Chapter 36: How to Pack Your Backpack
When you pack ultralight, loading your pack is pretty simple.
It’s amazing how many so-called experts tell you it’s good to pack some of your heaviest gear high in your pack or away from your body. Simple physics will tell you it’s best to keep most of the weight near your hip belt and close to your body.
Fortunately, with ultralight gear it’s all light so you just need a good system that works for you. Here’s what I do. See if it helps you. I start by putting my sleeping bag sideways in the bottom of the pack. It’s soft against my lower back and helps give the pack some shape. I carry my tent and pole in an outside pocket, but if I didn’t, I would place it in the pack next.
Then I add my sleeping pad, another cushioning item that I won’t need during the day. If you use a pillow, you can place it against your back.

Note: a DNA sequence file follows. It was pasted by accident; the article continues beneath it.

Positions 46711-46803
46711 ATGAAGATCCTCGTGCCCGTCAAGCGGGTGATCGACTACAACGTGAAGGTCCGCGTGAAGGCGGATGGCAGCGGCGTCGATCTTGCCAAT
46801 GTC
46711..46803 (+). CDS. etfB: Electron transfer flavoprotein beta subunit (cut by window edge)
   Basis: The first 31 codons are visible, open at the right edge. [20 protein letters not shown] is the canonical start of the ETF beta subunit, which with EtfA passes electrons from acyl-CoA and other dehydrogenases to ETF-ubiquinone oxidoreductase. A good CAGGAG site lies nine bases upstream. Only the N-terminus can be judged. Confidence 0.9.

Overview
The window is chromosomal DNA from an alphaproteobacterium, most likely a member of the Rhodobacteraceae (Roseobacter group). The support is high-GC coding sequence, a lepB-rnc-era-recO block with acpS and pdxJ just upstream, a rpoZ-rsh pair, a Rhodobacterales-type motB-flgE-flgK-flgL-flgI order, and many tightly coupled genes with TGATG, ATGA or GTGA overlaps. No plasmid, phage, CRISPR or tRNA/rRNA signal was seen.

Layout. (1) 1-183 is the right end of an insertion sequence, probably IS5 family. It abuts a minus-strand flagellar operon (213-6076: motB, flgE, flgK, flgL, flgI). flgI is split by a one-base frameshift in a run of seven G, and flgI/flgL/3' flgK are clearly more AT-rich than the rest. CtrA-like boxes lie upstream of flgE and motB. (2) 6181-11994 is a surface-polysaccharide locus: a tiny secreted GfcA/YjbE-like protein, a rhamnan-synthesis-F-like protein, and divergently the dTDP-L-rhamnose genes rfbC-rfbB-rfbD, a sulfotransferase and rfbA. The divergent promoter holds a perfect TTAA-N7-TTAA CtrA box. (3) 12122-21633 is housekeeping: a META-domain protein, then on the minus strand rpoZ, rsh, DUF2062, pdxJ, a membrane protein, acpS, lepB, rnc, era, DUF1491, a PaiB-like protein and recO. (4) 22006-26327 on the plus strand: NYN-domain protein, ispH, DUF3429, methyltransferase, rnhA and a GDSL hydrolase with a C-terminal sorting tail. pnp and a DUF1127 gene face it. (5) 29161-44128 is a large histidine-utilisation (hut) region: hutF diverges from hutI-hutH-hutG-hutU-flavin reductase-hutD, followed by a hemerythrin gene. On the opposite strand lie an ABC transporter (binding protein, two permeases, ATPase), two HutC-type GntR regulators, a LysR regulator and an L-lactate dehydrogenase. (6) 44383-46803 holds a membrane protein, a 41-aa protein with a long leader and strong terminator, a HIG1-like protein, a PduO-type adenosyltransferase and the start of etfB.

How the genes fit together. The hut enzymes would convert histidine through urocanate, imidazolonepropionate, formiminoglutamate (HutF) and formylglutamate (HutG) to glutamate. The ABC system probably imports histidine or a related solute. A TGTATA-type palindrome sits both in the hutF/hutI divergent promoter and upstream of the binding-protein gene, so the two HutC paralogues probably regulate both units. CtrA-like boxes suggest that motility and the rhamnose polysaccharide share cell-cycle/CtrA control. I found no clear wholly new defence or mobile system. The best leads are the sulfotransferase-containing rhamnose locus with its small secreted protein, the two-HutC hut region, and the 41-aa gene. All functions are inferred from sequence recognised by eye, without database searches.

Your sleeping bag, tent, and pad can remove the need for a frame or special padding against your back or the need to place your sleeping pad around all your gear.
Most of the remaining items are clothes and food, so you can place the soft clothes against your back keeping the items you might need during the day, like your hat or rain jacket, on top. Pack your food next keeping the items you’ll need during the day near the top.
My cook kit, fuel, and drinking cup are placed fairly high so I can retrieve them easily, but apart from one another so they don’t bump together and make noise as I’m walking.
Smaller items that I want to keep handy like map, reading glasses, gloves, snacks, repellent, compass, and toilet paper are kept in the waist pockets or lid pocket. I have a sandwich-sized ziplock with 27 items like flashlight, knife, and lip balm that is placed in the lid pocket.
Remember to tighten the compression straps to keep your pack close to your body.
Your gear is now comfortably and conveniently packed.